Raising minimum wages actually promotes growth (Meroney, 1995) and will have a positive effect on the economy. The positive effect will come from promoting job growth. This statement was made by U.S. Labor Secretary Robert Reich. Reich recommended that the minimum wage of $4.25 and hour be pushed up to $5.15 an hour over a two-year period. Reich said, it has been shown that pushing the minimum wage up, would assist in welfare reform, and lower the number of persons on welfare, by making wages high enough to motivate people to go to work, rather than stay on welfare. And with more people in the job market, with more money to spend, increases would be shown in both gross national product sales, and an increase in taxes derived from sales taxes.
Although the anti-minimum wage faction states that raising the minimum wage would put more people out of work, a study in 1992 by Larry Hunter, the chief economist for the Joint Economic Committee, stated that after interviewing restaurant owners regarding the effects of raising minimum wages, it was found that no jobs were lost. The study was done in New Jersey, where the legislature had boosted minimum wage to the highest level in the United States (Meroney, 1995). What happens said Hunter, is that people don't go out and begin firing workers after a raise in minimum wages. "You just adjust."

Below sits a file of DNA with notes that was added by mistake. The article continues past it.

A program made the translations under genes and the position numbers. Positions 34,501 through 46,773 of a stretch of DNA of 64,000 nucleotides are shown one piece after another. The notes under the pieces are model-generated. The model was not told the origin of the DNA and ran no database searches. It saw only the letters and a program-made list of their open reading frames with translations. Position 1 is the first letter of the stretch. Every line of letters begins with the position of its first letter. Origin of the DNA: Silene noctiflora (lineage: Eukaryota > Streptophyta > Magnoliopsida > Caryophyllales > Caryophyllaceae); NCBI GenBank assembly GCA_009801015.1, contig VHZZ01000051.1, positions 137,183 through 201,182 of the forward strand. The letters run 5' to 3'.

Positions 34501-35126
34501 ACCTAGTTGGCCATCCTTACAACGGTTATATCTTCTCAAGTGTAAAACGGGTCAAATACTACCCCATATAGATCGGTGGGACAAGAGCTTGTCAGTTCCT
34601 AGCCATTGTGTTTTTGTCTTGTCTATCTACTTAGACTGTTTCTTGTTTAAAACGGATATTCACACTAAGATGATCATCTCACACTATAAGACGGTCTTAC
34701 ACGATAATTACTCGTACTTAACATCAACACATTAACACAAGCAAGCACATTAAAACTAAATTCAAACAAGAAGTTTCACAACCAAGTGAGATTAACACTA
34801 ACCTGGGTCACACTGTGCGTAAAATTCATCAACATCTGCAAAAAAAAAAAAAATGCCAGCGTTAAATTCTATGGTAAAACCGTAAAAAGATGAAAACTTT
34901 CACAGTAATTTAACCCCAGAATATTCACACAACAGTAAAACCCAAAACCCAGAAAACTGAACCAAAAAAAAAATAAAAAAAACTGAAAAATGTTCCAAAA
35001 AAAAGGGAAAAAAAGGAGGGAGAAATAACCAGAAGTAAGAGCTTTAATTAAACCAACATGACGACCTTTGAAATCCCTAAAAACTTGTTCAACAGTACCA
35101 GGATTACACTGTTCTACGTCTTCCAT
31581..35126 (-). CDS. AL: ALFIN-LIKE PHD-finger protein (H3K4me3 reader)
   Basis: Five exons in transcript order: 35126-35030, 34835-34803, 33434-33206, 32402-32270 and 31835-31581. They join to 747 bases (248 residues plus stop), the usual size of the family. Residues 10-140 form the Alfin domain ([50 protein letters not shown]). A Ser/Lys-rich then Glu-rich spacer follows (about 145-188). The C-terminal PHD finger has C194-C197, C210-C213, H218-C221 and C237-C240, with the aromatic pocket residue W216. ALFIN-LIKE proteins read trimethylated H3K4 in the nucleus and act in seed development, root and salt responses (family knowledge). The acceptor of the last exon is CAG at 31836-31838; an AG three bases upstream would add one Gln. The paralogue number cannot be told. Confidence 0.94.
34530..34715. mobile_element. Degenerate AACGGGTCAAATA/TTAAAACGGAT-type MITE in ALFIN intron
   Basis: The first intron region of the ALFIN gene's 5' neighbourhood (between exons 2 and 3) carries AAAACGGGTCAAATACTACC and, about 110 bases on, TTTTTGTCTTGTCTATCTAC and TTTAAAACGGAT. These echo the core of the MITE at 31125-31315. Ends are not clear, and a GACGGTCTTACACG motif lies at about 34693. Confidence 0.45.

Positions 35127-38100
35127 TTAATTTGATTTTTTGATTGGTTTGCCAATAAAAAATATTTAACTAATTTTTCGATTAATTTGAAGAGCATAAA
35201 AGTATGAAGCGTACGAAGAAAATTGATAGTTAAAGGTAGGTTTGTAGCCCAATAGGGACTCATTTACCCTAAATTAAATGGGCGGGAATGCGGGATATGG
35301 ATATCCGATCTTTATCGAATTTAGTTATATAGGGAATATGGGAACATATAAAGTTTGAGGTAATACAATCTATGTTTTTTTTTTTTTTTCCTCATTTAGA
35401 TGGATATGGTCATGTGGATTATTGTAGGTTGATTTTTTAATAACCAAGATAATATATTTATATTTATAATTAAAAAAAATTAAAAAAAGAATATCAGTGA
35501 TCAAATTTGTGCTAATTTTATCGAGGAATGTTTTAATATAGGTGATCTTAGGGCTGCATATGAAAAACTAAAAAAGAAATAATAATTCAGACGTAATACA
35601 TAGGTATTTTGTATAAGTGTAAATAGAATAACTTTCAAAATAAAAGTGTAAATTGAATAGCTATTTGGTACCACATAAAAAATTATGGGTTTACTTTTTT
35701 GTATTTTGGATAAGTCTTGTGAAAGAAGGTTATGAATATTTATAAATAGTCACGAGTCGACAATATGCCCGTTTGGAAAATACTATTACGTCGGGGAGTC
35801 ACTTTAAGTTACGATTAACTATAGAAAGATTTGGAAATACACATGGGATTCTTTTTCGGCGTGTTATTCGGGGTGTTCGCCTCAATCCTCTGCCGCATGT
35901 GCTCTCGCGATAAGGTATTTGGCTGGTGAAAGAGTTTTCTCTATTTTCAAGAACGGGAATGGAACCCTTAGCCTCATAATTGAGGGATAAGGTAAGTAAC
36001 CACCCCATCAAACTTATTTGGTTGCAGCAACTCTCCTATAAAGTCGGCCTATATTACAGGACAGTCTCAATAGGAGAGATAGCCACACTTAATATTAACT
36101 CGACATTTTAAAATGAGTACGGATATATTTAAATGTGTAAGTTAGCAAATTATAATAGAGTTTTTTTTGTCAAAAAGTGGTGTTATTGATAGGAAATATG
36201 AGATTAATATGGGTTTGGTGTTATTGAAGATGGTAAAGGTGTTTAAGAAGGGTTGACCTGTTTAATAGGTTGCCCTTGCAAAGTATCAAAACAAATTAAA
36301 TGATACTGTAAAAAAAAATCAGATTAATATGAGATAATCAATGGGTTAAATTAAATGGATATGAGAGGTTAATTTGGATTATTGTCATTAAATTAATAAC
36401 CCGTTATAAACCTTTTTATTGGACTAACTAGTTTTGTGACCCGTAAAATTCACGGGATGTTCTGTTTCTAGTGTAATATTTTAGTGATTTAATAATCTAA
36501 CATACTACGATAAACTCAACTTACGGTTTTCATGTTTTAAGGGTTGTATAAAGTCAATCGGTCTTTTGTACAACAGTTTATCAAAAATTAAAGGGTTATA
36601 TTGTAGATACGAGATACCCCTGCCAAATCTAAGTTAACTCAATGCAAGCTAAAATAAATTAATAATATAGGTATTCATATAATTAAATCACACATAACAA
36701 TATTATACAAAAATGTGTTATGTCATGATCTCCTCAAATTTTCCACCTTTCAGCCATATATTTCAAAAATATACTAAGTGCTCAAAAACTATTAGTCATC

A negative in adjustment sometimes comes in the form of lowering the number of total hours worked by employees while encouraging the workers to increase the amount of work out put in job performance. But overall, the study indicated that lower minimum wages actually encourages more mothers on welfare to stay on welfare. Where minimum wages were the lowest, there were the highest rates in persons on welfare.
Another argument for raising minimum wages comes from the view that higher wages increases purchasing power (Rothstein, 1993). Low wages results in the inability of the U.S. to absorb exports, and a need to sell goods at lower prices in the American market. Low-wage competition from the nations with low wages, then puts pressure on the U.S.' living standards as domestic manufacturers cut wages and benefits to compete. Wage growth in developing nations is therefore essential not only for their